We no longer live in a world where institutions can determine the future of the company based on its financials and potential ROI. Being majored in quantitative finance, I, of course, believe that everything has a price and everything can be measured in currency terms. However, we all forget things that matter while chasing big ROI figures.
Have you heard about accounting term “goodwill”? If not, let me just share its definition from Investopedia to save some time: “Goodwill is a miscellaneous category for intangible assets that are harder to parse out individually or measured directly. Customer loyalty, brand reputation, and other non-quantifiable assets count as goodwill.” Why am I bringing it here? Simply because there are some intangible assets that we sometimes forget about when pricing a company and/or defining its future by submitting a buy/sell order.
A company isn’t only a technology, it’s also people, brand, resources and many other things together. Weakening enterprises in many cases suffer from poor management, lack of pivoting and understanding of how to adapt to the new market environment. Thus we know PE firms hunting for such “weak” companies to do some radical business reshapes to throw them back to the market later as a newly-rebranded lucrative investment opportunity.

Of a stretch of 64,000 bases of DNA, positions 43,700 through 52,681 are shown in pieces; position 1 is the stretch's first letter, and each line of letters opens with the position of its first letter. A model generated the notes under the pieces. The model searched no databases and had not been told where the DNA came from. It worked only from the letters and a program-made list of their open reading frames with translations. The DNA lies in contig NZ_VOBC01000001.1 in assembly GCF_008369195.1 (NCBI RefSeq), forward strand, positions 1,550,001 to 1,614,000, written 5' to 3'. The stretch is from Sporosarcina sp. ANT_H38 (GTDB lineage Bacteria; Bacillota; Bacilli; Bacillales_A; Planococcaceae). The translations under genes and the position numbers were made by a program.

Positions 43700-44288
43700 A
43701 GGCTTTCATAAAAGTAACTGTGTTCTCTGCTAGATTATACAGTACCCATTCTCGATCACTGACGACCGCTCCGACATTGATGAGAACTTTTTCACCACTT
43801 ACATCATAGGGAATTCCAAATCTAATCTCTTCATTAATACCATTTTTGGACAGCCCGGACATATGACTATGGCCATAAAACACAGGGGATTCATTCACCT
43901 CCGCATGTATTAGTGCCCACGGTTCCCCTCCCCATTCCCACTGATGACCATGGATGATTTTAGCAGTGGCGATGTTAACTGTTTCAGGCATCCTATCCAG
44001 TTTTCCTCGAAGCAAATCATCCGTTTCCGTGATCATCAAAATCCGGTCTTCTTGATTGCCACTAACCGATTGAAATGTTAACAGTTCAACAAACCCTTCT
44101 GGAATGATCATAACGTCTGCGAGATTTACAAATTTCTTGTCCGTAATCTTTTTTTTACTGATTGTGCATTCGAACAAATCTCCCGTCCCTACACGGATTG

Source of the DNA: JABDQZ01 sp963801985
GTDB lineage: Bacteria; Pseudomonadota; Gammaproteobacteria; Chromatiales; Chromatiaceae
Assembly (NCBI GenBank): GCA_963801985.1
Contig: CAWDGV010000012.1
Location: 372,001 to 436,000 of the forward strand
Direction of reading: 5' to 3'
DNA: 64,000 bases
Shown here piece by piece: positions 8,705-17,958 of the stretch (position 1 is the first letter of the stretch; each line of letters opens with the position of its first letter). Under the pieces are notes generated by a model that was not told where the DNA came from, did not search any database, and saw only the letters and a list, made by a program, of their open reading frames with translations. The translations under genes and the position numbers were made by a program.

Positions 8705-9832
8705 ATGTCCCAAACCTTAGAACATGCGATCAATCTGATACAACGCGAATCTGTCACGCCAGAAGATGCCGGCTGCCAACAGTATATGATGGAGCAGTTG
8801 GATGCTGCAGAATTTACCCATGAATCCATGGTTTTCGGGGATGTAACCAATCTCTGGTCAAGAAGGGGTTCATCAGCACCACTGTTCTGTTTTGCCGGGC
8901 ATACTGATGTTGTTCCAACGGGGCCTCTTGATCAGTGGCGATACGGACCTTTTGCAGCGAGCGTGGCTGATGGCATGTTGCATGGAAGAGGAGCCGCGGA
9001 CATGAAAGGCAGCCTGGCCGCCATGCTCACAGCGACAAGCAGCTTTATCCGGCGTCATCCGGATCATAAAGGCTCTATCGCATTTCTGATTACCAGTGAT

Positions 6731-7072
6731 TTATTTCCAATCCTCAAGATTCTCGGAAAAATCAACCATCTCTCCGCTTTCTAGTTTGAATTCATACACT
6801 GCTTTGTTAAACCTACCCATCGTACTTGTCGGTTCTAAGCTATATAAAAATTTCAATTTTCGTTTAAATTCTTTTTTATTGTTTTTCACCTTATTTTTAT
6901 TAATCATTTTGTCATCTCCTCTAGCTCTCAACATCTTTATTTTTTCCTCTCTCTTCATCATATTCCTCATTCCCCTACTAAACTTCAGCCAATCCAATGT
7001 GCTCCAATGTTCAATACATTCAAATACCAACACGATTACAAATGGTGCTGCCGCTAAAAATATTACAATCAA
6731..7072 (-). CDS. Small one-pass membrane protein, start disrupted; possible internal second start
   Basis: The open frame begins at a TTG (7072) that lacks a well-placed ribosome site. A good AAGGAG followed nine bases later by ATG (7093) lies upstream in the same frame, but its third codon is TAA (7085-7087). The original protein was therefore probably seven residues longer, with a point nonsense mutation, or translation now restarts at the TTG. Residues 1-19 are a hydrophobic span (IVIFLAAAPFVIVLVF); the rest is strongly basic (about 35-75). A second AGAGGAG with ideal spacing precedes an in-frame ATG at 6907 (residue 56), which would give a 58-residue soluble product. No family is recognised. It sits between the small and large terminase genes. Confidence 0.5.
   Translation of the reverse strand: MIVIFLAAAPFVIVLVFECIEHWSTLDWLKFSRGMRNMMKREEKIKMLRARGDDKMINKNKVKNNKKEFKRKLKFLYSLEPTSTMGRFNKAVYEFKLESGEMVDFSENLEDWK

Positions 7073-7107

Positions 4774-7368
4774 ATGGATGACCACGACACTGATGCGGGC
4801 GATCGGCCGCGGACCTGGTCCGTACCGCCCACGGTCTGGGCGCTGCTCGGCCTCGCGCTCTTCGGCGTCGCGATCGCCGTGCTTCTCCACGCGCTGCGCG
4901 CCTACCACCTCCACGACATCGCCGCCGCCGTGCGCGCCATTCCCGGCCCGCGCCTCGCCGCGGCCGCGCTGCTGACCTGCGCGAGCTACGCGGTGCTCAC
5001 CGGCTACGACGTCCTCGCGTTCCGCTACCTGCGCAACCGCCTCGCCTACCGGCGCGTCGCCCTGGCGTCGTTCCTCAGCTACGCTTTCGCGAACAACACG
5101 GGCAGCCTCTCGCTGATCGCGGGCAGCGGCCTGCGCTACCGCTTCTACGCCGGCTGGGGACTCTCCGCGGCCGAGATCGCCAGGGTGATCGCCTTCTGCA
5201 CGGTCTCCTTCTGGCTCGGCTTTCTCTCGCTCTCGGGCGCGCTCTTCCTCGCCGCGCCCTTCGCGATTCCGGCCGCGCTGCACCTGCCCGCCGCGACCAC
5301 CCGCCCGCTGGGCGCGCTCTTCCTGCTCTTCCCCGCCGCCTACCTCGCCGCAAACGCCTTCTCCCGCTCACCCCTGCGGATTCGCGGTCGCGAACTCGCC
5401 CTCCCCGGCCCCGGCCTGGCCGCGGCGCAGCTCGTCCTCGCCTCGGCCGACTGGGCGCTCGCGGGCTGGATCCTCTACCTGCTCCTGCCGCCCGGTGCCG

Startups are always being asked about the “purpose.” Like why are you building this business? One of the main purposes that brings a lot of impact to society is actually generating jobs. The company creates jobs for people to maintain and drive the economy. When some institution decides to short a certain company they don’t see people behind, they see money on their trading account.
you cannot win the market or can you?
Market players and democratisation of investment
Traditional financial courses and professors used to always say “you cannot win the market.” But who and what is this “market?” It consists of a lot of different players: institutions (investment bank, hedge funds, corporations, etc), HNWIs, retail investors, professional traders, and “the crowd”. Investing used to be something that you cannot easily access, it used to be for people who know (or think they know) what they are doing. These days apps like Robinhood opened a completely different world and brought another category of people in — “the crowd”. Now let’s change our question a little bit: “you cannot win the market or can you?”
Gen X, Y, Z — market shifts come with generations
We need to also consider the mentality and core drivers of Generation X and Generation Y. Generation X are the people who value stability, they’re looking for ways to generate a better income, stable income as well. While Millennials are going for YOLO trades. Millennials are born with technologies and easily adapt to all new tools and trying all new apps that appearing on the market. Gen Y are the people who are also used to communicate online, having a social network and participating in communities. Millennials and growing Gen Z as well believe they can make a difference and ready to fight for it.
Gen Y and Z believe they can make a difference and ready to fight for it